Analytics is an amazing and powerful tool. Voltaire/FDR/Stan Lee (depends who you ask) has said, “With great power comes great responsibility.” This is particularly relevant to Analytics users in the hotel industry who are making marketing decisions. Unfortunately, a lot of people misuse the power of hotel analytics, and end up hurting their hotel asset by limiting its online revenue or wasting precious time and marketing dollars.
Here are some changes you should make in your online marketing strategy to avoid common, yet costly, mistakes.
Note: Google Analytics is one of my favorite Google products of all time. I have been evangelizing and speaking on how to get the most out of it for several years. However, the opinions expressed below apply equally to any other analytics program your hotel may be using.
Getting Caught in Traffic
Analytics is a brilliant product because it is revolves around the basic human desire to be popular and have numbers to prove it. You know, Holy Grail stuff. However, chasing ongoing pure traffic growth can turn into a full-time waste of time for your marketing team. High traffic numbers can be a false growth indicator.
Instead, how about we start with the basics: Why do you have a hotel website? What do you want people to do when they get to your website? These are the questions that will help you reposition and reshape your website to bring in more revenue. Website conversion and engagement metrics are much more important than traffic numbers, and they need your constant attention. Focusing too much on month-over-month traffic growth distracts you from this important work.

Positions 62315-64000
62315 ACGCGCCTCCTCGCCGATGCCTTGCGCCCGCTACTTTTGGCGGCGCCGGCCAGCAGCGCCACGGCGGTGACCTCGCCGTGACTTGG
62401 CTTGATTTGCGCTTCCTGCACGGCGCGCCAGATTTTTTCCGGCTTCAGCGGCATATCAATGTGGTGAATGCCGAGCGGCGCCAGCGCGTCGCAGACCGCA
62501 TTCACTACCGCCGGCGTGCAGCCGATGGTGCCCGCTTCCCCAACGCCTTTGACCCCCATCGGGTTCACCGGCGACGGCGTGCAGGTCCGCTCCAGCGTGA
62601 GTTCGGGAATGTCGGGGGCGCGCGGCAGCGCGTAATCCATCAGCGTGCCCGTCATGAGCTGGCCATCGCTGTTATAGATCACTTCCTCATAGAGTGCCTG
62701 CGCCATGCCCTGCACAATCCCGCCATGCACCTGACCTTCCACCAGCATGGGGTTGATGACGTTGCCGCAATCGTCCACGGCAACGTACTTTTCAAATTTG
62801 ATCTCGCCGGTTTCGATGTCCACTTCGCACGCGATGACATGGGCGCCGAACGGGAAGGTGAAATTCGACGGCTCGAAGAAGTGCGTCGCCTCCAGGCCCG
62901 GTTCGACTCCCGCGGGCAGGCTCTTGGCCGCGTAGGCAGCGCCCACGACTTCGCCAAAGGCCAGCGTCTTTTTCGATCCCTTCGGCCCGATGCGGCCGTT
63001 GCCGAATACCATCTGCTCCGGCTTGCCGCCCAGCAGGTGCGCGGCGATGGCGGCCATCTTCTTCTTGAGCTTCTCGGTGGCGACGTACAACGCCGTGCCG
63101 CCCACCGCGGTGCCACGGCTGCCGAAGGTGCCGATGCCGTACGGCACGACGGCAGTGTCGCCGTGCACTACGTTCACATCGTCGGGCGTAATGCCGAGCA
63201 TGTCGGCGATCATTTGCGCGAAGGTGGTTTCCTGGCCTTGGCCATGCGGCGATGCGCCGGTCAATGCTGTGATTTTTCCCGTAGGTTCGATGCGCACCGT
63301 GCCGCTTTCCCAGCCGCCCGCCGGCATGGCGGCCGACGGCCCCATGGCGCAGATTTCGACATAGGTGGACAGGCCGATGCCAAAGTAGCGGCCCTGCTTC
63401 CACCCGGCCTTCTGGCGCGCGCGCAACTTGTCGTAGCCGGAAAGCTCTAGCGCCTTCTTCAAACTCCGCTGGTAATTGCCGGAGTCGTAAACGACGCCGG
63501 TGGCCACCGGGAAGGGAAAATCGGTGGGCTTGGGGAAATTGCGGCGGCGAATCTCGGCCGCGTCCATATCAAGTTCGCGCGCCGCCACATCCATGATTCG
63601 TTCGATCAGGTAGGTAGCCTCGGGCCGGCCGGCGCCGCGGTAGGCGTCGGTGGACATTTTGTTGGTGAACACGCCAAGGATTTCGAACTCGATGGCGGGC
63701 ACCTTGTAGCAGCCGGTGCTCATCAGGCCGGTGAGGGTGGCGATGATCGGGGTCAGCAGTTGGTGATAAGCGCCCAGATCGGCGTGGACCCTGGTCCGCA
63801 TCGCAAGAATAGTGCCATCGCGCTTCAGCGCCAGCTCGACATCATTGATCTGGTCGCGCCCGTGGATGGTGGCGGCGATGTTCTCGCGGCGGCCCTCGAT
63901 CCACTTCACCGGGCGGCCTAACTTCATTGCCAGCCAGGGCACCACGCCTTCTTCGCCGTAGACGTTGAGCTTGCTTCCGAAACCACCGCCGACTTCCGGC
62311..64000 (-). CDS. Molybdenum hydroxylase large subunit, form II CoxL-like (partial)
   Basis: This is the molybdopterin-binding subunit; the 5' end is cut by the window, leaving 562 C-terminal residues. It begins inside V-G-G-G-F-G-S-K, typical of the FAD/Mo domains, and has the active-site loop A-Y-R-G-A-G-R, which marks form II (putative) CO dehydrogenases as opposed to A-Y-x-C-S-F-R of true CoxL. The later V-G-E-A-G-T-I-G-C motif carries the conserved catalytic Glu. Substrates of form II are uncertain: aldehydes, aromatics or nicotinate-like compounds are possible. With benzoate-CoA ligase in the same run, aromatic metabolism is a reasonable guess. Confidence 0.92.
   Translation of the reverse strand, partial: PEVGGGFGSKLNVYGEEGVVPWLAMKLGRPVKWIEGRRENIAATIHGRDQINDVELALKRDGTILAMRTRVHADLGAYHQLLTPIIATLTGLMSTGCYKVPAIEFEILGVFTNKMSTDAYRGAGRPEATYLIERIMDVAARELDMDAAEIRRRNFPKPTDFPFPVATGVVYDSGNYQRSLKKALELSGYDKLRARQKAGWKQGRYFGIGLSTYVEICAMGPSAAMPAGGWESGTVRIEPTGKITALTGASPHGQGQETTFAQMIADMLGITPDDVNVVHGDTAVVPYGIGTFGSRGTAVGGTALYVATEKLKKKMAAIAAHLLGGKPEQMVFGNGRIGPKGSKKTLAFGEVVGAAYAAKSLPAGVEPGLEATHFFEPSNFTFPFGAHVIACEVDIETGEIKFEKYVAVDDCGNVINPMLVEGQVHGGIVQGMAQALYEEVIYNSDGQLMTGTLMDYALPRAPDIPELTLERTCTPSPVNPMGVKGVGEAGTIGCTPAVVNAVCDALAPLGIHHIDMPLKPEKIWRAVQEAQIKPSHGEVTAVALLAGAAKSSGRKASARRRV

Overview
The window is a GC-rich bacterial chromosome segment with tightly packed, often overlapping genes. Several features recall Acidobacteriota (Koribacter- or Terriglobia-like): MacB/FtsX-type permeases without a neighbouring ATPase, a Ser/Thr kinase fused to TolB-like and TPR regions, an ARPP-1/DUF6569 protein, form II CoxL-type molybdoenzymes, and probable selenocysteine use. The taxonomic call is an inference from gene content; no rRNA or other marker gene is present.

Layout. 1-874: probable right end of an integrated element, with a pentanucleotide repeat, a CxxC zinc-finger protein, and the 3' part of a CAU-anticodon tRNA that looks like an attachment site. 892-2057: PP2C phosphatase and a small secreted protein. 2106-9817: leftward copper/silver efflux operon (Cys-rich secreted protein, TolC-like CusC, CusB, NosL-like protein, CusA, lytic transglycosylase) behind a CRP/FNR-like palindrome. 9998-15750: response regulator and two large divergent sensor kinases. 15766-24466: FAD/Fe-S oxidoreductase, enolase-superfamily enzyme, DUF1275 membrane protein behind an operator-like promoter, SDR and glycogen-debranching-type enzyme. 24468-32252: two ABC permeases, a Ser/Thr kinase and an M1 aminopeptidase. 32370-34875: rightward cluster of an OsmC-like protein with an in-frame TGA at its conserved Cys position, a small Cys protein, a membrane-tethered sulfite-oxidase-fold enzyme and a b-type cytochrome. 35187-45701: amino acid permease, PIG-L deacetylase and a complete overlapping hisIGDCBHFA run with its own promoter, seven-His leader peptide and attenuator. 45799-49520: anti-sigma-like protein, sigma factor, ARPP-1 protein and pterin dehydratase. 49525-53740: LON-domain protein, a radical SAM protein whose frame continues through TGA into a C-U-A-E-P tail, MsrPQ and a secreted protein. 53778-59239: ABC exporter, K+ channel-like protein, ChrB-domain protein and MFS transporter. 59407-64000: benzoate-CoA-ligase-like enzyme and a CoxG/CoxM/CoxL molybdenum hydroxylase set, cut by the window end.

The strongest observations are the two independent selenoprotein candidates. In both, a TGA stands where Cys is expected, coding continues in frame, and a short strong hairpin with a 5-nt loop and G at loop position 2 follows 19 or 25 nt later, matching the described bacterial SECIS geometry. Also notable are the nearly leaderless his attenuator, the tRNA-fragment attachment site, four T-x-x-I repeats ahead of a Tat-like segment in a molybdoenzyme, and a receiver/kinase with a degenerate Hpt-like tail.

No Goals = No Funnels = No Need for Analytics
I meet a lot of marketing “experts” who are heading a hotel’s marketing team, yet do not understand the basics of tracking goals and evaluating the conversion funnel. Some do not even know the difference between clicks and impressions! If you haven’t defined what goals you have for your website, there is no meaning to be found in staring at web statistics. It’s like staring into the abyss and waiting for some (any) meaning to pop out. So, make sure you understand the basics of goal setting and funnel evaluation before you get into analytics. Then, you’ll have to integrate Google Analytics into your hotel booking engine – not just your website – in order to start reviewing and monitoring your ecommerce conversion funnel.
Data Accuracy Is Dead
Google killed it. The way people are browsing the internet today is making accurate tracking very hard. In my experience, those obsessing over data accuracy are usually the ones who have the least amount to contribute, and the least understanding about analytics. The focus needs to be on gaining insights from the analytics you have, and not on a fictional super-accurate data set that will make all your dreams come true. An additional challenge for hotels is the need to get accurate numbers from two different domains: your hotel domain and your booking engine domain. Even seasoned professionals find this challenging; Google Analytics and the many booking engines on the market were not necessarily made to work together seamlessly. My advice on this: keep a cool head, and call in advanced technical help when needed. Most of all, know what you’re looking at and don’t lose focus on the big picture.